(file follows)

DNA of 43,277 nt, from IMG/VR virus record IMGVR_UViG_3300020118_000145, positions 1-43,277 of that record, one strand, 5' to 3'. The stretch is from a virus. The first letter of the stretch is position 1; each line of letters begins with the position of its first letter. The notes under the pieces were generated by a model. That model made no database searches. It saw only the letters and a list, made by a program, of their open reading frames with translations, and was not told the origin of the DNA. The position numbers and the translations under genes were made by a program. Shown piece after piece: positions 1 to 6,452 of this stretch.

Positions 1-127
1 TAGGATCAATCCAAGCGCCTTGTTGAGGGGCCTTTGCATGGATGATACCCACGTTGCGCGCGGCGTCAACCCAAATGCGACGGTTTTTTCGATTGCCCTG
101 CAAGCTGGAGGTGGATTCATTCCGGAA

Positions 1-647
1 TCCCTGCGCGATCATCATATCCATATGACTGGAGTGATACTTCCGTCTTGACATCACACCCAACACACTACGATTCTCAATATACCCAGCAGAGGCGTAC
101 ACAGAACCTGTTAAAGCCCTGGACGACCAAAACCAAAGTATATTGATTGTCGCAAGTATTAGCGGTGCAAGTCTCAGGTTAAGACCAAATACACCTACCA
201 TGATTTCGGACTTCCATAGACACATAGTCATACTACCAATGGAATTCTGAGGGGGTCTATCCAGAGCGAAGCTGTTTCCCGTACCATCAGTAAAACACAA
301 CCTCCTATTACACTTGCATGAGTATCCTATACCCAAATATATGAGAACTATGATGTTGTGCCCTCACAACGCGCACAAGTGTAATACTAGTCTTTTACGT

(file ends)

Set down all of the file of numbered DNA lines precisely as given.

DNA of 43,277 nt, from IMG/VR virus record IMGVR_UViG_3300020118_000145, positions 1-43,277 of that record, one strand, 5' to 3'. The stretch is from a virus. The first letter of the stretch is position 1; each line of letters begins with the position of its first letter. The notes under the pieces were generated by a model. That model made no database searches. It saw only the letters and a list, made by a program, of their open reading frames with translations, and was not told the origin of the DNA. The position numbers and the translations under genes were made by a program. Shown piece after piece: positions 1 to 6,452 of this stretch.

Positions 1-127
1 TAGGATCAATCCAAGCGCCTTGTTGAGGGGCCTTTGCATGGATGATACCCACGTTGCGCGCGGCGTCAACCCAAATGCGACGGTTTTTTCGATTGCCCTG
101 CAAGCTGGAGGTGGATTCATTCCGGAA

Positions 1-647
1 TCCCTGCGCGATCATCATATCCATATGACTGGAGTGATACTTCCGTCTTGACATCACACCCAACACACTACGATTCTCAATATACCCAGCAGAGGCGTAC
101 ACAGAACCTGTTAAAGCCCTGGACGACCAAAACCAAAGTATATTGATTGTCGCAAGTATTAGCGGTGCAAGTCTCAGGTTAAGACCAAATACACCTACCA
201 TGATTTCGGACTTCCATAGACACATAGTCATACTACCAATGGAATTCTGAGGGGGTCTATCCAGAGCGAAGCTGTTTCCCGTACCATCAGTAAAACACAA
301 CCTCCTATTACACTTGCATGAGTATCCTATACCCAAATATATGAGAACTATGATGTTGTGCCCTCACAACGCGCACAAGTGTAATACTAGTCTTTTACGT